Environmental Fraud

More subtle than midnight dumping

By Francesco Liberti, MBA, CFE

Environmental issues often aren't the focus of traditional fraud examinations. But this type of fraud goes well beyond illegal midnight chemical dumping. It includes such schemes as falsification of data, marketing fraud, inflation of invoices, and fraudulent insurance claims. 

A site owner responsible for environmental, health, and safety compliance for a manufacturing facility is notified during the course of a periodic and routine monitoring program that elevated levels of contaminants appear to be in the groundwater wells used for detecting contamination and migration from the site of pollutants. He's concerned that this might reveal poor housekeeping practices, or even illegal activities (such as handling prohibited hazardous materials), so the owner decides to engage the services of a laboratory that employs an acquaintance willing to be bribed.

Together, they devise a sampling program that appears to be comprehensive and in accordance with regulatory requirements on the surface. But they switch the samples so the laboratory receives clean versions (or cleaner than expected). The site manager then uses these cleaner analyses as a basis to convince regulators that the company should undergo a less expensive remedial effort or none at all thus saving the potentially high costs of remediation and possible legal action by neighboring property owners. But such a fraud, undetected for years, could eventually cost the company hundreds of times more than the cost of an appropriate remediation.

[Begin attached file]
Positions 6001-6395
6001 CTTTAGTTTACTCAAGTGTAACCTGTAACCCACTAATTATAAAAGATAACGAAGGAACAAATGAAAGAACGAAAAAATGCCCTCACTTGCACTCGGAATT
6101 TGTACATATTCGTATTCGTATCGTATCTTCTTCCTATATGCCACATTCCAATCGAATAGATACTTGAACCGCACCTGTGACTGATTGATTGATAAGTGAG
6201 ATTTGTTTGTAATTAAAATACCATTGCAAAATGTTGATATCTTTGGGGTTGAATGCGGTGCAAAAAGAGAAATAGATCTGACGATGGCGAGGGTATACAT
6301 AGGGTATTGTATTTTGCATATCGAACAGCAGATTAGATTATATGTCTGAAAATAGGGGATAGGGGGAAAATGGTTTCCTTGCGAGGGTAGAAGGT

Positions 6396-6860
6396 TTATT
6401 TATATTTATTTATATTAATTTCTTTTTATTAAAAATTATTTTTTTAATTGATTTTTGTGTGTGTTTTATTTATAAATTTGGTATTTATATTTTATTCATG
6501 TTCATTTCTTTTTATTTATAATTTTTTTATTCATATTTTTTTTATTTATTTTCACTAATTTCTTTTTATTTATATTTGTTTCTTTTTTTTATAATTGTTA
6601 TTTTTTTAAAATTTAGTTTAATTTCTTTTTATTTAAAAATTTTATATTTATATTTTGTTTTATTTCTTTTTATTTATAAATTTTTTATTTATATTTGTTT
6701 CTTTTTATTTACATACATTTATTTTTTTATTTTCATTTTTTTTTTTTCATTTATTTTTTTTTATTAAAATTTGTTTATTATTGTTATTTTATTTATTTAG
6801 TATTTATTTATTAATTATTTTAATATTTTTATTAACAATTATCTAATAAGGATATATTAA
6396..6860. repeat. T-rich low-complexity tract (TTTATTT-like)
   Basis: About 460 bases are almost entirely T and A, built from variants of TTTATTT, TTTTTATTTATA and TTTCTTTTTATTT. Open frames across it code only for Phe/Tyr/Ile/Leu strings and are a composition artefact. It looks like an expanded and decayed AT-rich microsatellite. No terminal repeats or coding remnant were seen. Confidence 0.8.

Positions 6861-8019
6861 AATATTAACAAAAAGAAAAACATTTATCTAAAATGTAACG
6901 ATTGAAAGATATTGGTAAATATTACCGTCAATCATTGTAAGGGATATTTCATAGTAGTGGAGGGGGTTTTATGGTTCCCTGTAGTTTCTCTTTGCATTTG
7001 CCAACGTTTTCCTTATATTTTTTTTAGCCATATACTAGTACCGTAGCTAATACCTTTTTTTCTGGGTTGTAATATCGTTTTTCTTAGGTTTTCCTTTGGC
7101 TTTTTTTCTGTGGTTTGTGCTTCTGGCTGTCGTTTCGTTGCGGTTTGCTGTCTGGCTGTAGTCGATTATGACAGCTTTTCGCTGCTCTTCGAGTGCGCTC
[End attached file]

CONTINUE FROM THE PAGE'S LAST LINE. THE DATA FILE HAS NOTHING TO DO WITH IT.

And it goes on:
While health-care fraud, identity theft, and construction schemes continue to grab the headlines, environmental fraud isn't often thought to be a great risk to companies. But environmental fraud goes well beyond disregarding environmental laws. It includes schemes such as falsification of data, inflation of invoices, and fraudulent insurance claims. Here we'll describe the ways environmental fraud is perpetrated and what can be reasonably done to limit it.

Mention environmental "issues" and the average person most likely will think of illegal polluters blatantly violating environmental regulations such as illegal midnight dumping. Although these are certainly problems that affect society, environmental fraud can and does occur in many more and diverse instances. Given the complexity of environmental projects, fraud has a very good chance of success particularly because most concerns are focused on transactions that involve payments and procurement, which leaves many other areas exposed.

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